"Not that long ago I wouldn’t miss a single English league game on television. I used to watch Frank Lampard, Wayne Rooney and Steven Gerrard with childlike wonder – I can hardly believe I might be playing against them soon.”
FIFA.com had the pleasure of meeting the visibly ecstatic Foued Kadir last week, with the French-born Algerian midfielder still floating on air after making the cut in Rabah Saadane’s 25-man pre-2010 FIFA World Cup South Africa™ roster. It has been a thrilling few months for the Valenciennes player, and he has not yet come down from his cloud.
“I spent a fair amount of time on the bench at the start of the season and then everything took off really quickly,” said Kadir, who now hopes for the chance to continue the fine form he displayed at the end of the Ligue 1 season on South African soil. “I’ve had a lot more playing time over the last few months and I’ve tried to prove in every match that I can perform at the highest level.”
Everything’s gone so quickly recently that I don’t see why it should stop now.
Those efforts clearly did not go unnoticed and, having been called up for Algeria’s training camp in the Swiss resort of Crans-Montana between 13 and 27 May, the lively, technically gifted midfield schemer knows what he needs to do. “I’m going to work hard and listen a huge amount,” he said. “If by some chance I get included in the 23, I’ll continue to keep a low profile and take on board all the advice I can. Even if I don’t get to play, it’s not a problem. I’m here to learn most of all.”
Kadir’s humility serves as a reminder that he was the surprise choice in the Fennecs' (Desert Foxes) squad. First given his grounding in the game at hometown club Martigues before joining Troyes, the son of Algerian immigrants failed to make his mark at both clubs.
Despite those disappointments, the youngster felt himself close in on his dream of representing the country of his parents while at Troyes. Both Karim Ziani and Rafik Saifi played for the Aube outfit at the time, and though they were first-team regulars while Kadir toiled away in the fourth tier with the reserves, he listened to their advice and gained strength from their encouragement. The club itself was less supportive, however, and at the age of 20 he had to put his career on hold, moving back to his native region to join a local amateur team.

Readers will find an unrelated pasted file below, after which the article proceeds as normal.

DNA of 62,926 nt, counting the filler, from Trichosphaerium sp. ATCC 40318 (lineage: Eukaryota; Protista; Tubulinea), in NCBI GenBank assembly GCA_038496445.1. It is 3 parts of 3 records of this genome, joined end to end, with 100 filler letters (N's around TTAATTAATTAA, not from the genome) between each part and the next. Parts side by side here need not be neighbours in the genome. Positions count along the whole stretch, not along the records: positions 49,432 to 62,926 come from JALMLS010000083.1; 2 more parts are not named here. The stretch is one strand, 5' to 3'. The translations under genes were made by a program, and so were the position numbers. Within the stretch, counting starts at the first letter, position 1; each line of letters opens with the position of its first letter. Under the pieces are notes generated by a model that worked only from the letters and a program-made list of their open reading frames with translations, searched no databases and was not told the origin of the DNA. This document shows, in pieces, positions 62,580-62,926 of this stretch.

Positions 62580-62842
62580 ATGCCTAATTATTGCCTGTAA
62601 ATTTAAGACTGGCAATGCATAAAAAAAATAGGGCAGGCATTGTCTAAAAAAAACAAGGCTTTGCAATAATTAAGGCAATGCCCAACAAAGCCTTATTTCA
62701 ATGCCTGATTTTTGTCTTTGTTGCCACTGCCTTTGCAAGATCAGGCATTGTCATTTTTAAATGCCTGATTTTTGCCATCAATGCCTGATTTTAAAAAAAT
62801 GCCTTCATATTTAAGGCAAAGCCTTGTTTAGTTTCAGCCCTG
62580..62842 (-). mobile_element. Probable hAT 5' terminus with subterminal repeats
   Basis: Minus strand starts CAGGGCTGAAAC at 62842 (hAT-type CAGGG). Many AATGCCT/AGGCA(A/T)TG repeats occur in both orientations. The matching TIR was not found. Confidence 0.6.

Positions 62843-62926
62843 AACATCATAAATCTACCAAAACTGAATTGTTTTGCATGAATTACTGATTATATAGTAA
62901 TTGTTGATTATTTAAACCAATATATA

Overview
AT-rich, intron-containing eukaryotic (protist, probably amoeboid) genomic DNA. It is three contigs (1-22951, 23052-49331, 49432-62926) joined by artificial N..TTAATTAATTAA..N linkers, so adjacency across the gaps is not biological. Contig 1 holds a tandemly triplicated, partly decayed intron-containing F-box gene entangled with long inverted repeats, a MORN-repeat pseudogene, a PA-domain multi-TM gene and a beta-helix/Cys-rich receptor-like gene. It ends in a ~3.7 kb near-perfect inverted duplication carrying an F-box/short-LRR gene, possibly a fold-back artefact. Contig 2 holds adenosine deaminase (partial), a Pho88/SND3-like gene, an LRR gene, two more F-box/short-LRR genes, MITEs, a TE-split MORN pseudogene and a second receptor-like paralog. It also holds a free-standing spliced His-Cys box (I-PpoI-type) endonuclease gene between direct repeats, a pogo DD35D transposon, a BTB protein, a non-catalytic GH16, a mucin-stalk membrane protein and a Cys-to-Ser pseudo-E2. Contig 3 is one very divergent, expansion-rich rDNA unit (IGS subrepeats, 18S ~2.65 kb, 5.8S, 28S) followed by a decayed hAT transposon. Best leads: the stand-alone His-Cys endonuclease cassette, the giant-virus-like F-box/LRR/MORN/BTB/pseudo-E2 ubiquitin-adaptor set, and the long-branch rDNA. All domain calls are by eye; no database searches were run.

While Kadir was adjusting to that fresh setback, Cannes were stuck in a downward spiral of their own, eventually losing their professional status in 2004. That prompted them to send out a call for players willing to put in the graft required to save the club, and Kadir jumped at the chance, going on to become a key figure for the Mediterranean outfit over the next three seasons. Then, in 2007, he was snapped up by Ligue 2 side Amiens and finally signed professional terms at the age of 24.
The difficult times were not yet banished to the past, though, and two years later the ambitious club were surprisingly relegated to the third division. Fortunately, Valenciennes coach Philippe Montanier had noticed Kadir's ability while at the Boulogne helm and recruited him for his new team.
"He was very discreet when he first got here,” recalled Montanier. “He showed himself to be patient and he worked hard. His good technique and mental strength helped him quickly settle into the squad, and that’s why he was able to enjoy such a magnificent second half to the season, with performances that were impressive both in physical and technical terms.” Indeed, after disputing just 92 minutes during his first six months at the Stade Nungesser, he went on to start 13 of the team’s 20 matches in 2010.
"My career trajectory isn’t exactly normal,” added the player himself, who is able to operate in any attacking midfield role. “Nothing’s ever been easy for me and I think that’s what makes me strong today. I haven’t fixed myself any limits. Everything’s gone so quickly recently that I don’t see why it should stop now.”
His progress certainly commands respect, and it was he who helped kick-start Bordeaux’s decline when he scored his maiden Ligue 1 goal in a 2-0 home victory over the then French champions in March. As he celebrated that strike, he kissed the sweatband decorated in Algeria’s colours that he has been wearing since his time at Amiens. “I was born in the south of France, but my parents are Algerian and I’ve always had the Algerian national team in the corner of my mind,” he explained in his distinctive Provencal accent.
“A few weeks ago, the president of the [Algerian] football association gave me a quick call to say the coach was interested in me. That gave me even more motivation. Then the coach came to see me in Monaco [on 10 April] to tell me to continue doing what I was doing. That’s when I really began to believe.”
I’m going to work hard and listen a huge amount.
So far his belief has paid off, and he now finds himself within touching distance of the 2010 FIFA World Cup. With England, the United States and Slovenia pitted alongside Algeria in Group C, even more belief will be required when the tournament gets underway, but the prospect of upsetting expectations is exactly what has roused the passions of the country’s fans.
“It will be the first World Cup for everyone in this squad and the first for the country in 24 years,” said the 26-year-old. “We can feel an extraordinary popular fervour around us. I think it can take us far.” Far or not, Kadir would surely settle for taking the field against Lampard, Rooney and Gerrard in Cape Town on 18 June.